About 24 hours after he was charged with misdemeanor assault, Republican Greg Gianforte was elected Thursday night to represent Montana in the House of Representatives.
Nate Silver: “Yeah, my back-of-the-envelope math is that Gianforte is winning the early vote by somewhere in the high single digits (5-9 points). Which might qualify as a moral victory for Democrats, but makes an actual one something of a long-shot for Quist.”
David Wasserman: “The truth is, we’ll never really know where the race stood yesterday, only a messy combination of where it stood pre- and post-slam. That said, I think a 4-8 point Gianforte victory would still be a good sign for Democrats nationally, considering they haven’t come that close in a Montana House race in two decades.”
Chuck Todd and his First Read team yesterday said the violent Gianforte crime was a win-win for Republicans, because they could either win the race or have a ready made excuse for the loss. The counter point to that is that a close Gianforte win would be a win-win for Democrats because 1) it shows evidence of the Democratic wave if we cut a 20 point loss to single digits (which we have) and 2) Gianforte could become the face of what Democrats could portray as a belligerent and intolerant Congress. Gianforte, along with Trump, could be tied to every single Republican running for re-election next year. And Democrats then will get another shot at the seat in 2018 when a wave election could actually give them control of the House.
James Hohmann agrees: “In many ways, it is now worse for national Republicans if Gianforte wins. If he loses, the NRCC can pretty easily explain it away by calling him a terrible candidate. The incident makes it harder for anyone to draw conclusions about the broader national political environment from the outcome. If he wins, though, Gianforte suddenly becomes another headache for Paul Ryan. The ongoing legal issue will be covered as a major story, and his every move in the Capitol will be tracked aggressively by the press. He becomes a liability for the party in 2018, especially if his new colleagues defend him.”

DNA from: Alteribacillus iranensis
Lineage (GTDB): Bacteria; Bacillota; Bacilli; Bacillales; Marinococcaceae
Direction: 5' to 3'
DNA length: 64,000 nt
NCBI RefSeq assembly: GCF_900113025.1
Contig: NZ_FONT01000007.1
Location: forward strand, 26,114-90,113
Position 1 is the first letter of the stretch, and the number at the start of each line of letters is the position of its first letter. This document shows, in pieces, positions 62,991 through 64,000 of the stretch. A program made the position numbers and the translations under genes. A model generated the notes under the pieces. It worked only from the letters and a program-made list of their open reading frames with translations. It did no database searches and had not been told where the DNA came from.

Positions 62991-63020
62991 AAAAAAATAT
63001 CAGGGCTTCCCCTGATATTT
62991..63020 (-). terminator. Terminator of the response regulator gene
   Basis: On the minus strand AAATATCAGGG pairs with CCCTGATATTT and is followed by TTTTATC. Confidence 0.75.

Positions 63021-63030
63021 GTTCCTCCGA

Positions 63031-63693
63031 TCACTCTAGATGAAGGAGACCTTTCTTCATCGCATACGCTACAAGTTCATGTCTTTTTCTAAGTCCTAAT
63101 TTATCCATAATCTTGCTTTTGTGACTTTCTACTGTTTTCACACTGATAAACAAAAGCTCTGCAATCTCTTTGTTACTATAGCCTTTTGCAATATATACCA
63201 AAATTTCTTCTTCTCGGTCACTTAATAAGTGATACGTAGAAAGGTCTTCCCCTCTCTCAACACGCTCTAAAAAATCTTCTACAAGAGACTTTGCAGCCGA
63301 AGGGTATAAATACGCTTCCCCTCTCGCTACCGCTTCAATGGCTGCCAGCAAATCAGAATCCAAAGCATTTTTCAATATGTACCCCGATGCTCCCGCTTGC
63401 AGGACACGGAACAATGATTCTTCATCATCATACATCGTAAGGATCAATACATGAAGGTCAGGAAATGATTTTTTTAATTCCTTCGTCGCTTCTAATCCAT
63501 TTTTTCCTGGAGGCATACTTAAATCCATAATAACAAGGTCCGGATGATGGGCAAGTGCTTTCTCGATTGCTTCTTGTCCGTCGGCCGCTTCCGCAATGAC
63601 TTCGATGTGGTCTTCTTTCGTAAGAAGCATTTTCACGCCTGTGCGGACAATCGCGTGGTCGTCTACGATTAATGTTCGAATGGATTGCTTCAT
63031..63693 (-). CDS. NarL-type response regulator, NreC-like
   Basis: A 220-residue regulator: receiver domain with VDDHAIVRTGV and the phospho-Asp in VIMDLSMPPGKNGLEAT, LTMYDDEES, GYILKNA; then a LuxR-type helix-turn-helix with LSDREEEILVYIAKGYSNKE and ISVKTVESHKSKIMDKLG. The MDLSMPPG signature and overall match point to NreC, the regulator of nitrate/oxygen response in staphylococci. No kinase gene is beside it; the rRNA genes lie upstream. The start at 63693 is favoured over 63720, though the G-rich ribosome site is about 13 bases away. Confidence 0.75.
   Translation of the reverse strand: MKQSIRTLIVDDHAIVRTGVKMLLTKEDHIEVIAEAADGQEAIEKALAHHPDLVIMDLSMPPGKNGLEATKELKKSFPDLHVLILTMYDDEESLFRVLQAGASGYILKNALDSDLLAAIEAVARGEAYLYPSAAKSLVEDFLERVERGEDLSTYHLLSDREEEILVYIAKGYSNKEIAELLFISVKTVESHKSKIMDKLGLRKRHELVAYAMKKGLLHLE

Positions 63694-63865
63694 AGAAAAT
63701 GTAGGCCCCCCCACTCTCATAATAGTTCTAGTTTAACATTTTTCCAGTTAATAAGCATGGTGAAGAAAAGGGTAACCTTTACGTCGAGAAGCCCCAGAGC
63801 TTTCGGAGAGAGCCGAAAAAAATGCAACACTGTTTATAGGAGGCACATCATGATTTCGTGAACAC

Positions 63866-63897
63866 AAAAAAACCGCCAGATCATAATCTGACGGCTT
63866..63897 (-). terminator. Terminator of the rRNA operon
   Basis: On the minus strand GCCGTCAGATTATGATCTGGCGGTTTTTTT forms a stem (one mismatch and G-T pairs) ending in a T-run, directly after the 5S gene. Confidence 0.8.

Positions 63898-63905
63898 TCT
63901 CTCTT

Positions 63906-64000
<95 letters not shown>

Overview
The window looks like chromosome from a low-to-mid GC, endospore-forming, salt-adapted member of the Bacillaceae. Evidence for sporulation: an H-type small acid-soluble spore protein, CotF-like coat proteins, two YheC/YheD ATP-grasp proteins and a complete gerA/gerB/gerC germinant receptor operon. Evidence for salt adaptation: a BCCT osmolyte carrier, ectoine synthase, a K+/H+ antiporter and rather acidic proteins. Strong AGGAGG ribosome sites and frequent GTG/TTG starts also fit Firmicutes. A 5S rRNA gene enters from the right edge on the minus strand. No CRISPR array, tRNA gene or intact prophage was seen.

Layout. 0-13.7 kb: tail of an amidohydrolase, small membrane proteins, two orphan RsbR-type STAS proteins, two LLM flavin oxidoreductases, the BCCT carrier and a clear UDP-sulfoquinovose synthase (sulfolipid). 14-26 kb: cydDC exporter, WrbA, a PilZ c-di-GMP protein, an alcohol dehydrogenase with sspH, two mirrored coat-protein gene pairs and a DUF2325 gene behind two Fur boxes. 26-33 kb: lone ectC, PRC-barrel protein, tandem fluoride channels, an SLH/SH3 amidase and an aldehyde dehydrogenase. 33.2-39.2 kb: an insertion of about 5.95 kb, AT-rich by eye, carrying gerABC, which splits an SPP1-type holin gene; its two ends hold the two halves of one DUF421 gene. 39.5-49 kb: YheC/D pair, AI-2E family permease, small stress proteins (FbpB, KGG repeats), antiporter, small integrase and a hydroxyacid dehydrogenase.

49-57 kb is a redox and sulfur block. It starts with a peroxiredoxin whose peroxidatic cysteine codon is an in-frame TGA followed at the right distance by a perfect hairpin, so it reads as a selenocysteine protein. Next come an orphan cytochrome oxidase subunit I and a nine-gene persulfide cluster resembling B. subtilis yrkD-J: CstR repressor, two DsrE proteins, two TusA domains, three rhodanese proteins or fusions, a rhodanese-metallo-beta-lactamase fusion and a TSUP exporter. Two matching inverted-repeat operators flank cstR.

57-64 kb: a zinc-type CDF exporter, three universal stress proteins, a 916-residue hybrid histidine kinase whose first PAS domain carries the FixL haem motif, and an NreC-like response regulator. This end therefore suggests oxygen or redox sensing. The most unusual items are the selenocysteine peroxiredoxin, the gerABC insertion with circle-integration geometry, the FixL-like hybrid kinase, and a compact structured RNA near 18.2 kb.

“Jared Kushner, the president’s son-in-law and one of his senior advisers, has come under FBI scrutiny in the Russia investigation,” multiple U.S. officials told NBC News.
“Investigators believe Kushner has significant information relevant to their inquiry… The FBI’s scrutiny of Kushner places the bureau’s sprawling counterintelligence and criminal investigation not only on the doorstep of the White House, but in the Trump family circle.”
Washington Post: “Kushner, who held meetings in December with the Russian ambassador and a banker from Moscow , is being investigated because of the extent and nature of his interactions with the Russians.”
Frank Rich says the GOP owns the coming healthcare Trumpcare disaster: “The CBO analysis only confirms what we already knew before Trumpcare passed the House: Its preexisting condition is terminal. The failed GOP effort to “repeal and replace Obamacare” amounts to medical malpractice on an epic scale and will usher in a world of pain for millions of Americans, many of them in Donald Trump’s base. (To take one representative example, 64-year-old Obamacare recipients will see their annual premiums rise from $1,700 to at least $13,600, for less inclusive coverage.)
The political cost for Republicans who support this toxic bill is sinking in fast, as was illustrated most dramatically yesterday evening, just hours after the CBO report was released. It was a completely routine question about the CBO’s Trumpcare findings that prompted the Republican House candidate in today’s special election in Montana to physically assault the mild-mannered Guardian reporter who asked him. (The candidate, Greg Gianforte, a vocal Trump supporter, tried to deny the incident, but the eyewitnesses included a Fox News crew; he has now been charged with a misdemeanor that could bring as much as six months in jail.) Whether Gianforte loses the seat for the GOP or not, the incident will stand as a metaphor for how panicked Republicans are about facing voters about their health-care debacle, whether in special-election campaigns and town hall meetings this year or at the ballot box in 2018.